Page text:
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AFTER TACKLING INFOTAINMENT IN-HOUSE, AUTOMAKERS ARE TURNING TO OUTSIDE DEVELOPERS

22 May 2014

By Fredric Paul

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It would be the car industry’s dirty little secret, if it wasn’t so totally obvious. As anyone who drives a car already knows, today’s infotainment systems — and the limited numbers of apps they run — pretty much stink. Especially when compared to the huge and vibrant app ecosystems surrounding iOS, Android, and other mobile platforms.

“The sooner carmakers relinquish control of the dashboard, the better,” said Mark Platshon, a senior advisor to BMW in Silicon Valley and a partner in Birchmere Ventures. Automobile apps have historically been developed in-house, but that process takes far too long and stifles innovation.

“It’s not that third-party developers are smarter or faster,” added John Fremont, EVP at Chaotic Moon Studios, which is working with GM to evangelize the carmaker’s developer outreach program, “but there are so many of them with a diversity of experience, skills and perspectives.”

Bringing in outside developers won’t be easy. Despite a rash of individual carmaker initiatives — and new platforms like the Car Connectivity Consortium’s MirrorLink, Google’s Open Automotive Alliance, and Apple’s CarPlay — the auto apps market remains fractured. “We know we need to change the entire outsourcing R&D model, and people like us can help make it faster,” says Ben Lamm, CEO of Chaotic Moon.

Not surprisingly, just about every carmaker is angling to attract developers. Ford hosted OpenXC workshops around the country with TechShop, while Honda and Evernote co-sponsored a hackathon.

GM, meanwhile, is leveraging its OnStar service used by more than 6.5 million customers. The company is aggressively sharing tools and APIs to let outside developers create new apps via its developer.gm.com portal. The platform is due to launch this summer when GM rolls out 4G LTE connections in most of its 2015 models. Like most automakers, “we participate in everything,” noted GM’s Global App Development Manager Junior Barrett. He added “we want to leverage the creativity and expertise of outside developers to help us bring even more content to our customers.”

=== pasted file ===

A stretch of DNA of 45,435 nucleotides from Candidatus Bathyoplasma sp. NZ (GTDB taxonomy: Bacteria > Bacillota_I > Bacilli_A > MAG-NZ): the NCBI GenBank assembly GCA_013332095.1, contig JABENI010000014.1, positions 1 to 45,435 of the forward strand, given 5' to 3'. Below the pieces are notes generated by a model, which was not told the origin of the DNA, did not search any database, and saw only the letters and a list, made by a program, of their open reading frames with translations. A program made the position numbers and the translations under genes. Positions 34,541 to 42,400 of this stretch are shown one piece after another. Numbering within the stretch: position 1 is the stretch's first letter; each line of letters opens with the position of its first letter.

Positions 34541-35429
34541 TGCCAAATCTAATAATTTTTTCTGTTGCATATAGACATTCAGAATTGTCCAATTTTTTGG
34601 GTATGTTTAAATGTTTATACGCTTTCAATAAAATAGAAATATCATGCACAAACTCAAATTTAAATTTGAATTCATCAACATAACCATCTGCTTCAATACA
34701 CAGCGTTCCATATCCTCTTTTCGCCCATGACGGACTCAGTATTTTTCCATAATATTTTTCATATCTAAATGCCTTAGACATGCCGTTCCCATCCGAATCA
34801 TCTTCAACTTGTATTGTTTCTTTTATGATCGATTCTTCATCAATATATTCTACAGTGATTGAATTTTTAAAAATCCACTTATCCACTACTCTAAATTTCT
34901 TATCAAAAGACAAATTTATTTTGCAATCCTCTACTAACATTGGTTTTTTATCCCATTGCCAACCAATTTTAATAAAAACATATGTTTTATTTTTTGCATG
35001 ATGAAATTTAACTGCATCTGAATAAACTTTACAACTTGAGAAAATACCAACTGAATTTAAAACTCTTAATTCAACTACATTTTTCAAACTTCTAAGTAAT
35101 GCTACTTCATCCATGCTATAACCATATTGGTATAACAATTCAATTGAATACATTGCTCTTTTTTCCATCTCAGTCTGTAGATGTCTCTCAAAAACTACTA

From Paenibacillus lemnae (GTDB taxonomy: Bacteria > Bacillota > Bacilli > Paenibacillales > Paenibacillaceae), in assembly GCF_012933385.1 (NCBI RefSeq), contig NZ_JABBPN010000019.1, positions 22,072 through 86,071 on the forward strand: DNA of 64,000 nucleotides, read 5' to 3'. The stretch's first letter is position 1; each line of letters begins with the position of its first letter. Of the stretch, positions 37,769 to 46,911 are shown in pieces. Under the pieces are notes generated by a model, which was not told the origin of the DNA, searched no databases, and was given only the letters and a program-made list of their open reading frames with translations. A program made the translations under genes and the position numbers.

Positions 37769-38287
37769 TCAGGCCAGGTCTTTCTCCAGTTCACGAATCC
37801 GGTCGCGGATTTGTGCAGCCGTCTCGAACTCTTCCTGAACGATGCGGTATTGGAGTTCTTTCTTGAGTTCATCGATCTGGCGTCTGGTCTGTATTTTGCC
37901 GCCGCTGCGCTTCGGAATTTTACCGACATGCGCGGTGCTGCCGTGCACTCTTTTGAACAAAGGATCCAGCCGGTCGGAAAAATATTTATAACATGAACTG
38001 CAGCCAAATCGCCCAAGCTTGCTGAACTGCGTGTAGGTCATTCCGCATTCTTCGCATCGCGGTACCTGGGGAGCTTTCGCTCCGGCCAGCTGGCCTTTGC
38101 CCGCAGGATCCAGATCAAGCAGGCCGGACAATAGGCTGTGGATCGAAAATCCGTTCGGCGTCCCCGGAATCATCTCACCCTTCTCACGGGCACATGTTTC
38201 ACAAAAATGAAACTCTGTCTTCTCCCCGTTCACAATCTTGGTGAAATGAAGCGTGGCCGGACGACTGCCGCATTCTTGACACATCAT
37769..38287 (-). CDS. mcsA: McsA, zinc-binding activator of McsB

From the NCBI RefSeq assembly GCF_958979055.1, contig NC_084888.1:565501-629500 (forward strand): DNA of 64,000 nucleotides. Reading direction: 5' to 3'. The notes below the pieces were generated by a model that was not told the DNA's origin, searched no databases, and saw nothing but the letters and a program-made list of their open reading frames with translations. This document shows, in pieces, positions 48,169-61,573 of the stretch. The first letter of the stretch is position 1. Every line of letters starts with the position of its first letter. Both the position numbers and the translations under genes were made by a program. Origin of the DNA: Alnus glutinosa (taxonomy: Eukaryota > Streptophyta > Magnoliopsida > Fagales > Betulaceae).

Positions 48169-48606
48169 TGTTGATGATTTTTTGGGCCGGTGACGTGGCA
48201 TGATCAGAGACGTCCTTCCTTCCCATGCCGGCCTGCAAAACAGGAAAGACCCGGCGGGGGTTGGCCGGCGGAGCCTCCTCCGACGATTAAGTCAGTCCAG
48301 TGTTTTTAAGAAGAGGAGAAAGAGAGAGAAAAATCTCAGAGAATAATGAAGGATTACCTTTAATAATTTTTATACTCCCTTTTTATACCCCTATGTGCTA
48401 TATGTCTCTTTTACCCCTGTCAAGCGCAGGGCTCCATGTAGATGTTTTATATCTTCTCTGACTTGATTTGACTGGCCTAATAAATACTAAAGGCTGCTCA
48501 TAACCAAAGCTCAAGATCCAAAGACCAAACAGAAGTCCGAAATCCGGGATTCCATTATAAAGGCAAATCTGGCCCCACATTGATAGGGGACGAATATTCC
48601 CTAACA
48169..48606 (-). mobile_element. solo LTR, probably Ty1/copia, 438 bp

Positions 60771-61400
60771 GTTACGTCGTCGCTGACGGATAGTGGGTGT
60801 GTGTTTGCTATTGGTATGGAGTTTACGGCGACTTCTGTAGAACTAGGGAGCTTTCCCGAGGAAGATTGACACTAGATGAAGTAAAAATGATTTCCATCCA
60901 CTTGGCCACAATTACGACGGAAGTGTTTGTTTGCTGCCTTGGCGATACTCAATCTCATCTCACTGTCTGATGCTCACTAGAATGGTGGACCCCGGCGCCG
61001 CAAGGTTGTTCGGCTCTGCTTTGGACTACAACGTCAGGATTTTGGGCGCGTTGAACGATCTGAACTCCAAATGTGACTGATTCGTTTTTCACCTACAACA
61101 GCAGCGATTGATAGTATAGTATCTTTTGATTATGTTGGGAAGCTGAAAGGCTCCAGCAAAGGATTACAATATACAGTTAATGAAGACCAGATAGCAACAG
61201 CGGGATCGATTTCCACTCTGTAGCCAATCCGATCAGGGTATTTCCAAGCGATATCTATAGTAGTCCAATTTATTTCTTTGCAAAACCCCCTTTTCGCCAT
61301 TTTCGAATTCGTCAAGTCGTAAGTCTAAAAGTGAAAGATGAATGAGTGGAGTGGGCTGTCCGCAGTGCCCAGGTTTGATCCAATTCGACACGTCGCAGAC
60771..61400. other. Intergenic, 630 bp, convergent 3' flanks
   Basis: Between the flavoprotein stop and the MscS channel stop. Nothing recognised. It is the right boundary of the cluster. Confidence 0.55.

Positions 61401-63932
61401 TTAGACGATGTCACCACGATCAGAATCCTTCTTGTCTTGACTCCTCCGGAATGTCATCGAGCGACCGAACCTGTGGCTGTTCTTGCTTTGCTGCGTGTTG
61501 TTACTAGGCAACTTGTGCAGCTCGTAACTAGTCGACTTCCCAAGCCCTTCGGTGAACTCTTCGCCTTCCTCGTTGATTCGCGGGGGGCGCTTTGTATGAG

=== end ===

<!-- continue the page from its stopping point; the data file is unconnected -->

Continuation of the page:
Over the past year, GM has touted their developer program at more than a dozen events around the world, from standalone hackathons to TechCrunch Disrupt in New York and San Francisco. So what kind of apps are developers actually creating?

One of the most ingenious ideas came from a group of high school students, who built a learn-to-drive app that tracks student drivers’ practice times as they get ready to take the driver’s test. The app audibly walks students through complex maneuvers like parallel parking and three-point turns. Using GPS, it can even point out when a driver is speeding — which is way better than a parent yelling. “An app like this could only come from a younger person, not a carmaker’s development team,” said Fremont.

According to GM’s Barrett, more than 4,200 developers have already signed up for the nascent program. “We’re seeing a great deal of interest from developers wanting to work with our APIs and come up with the next big idea for in-vehicle apps.”

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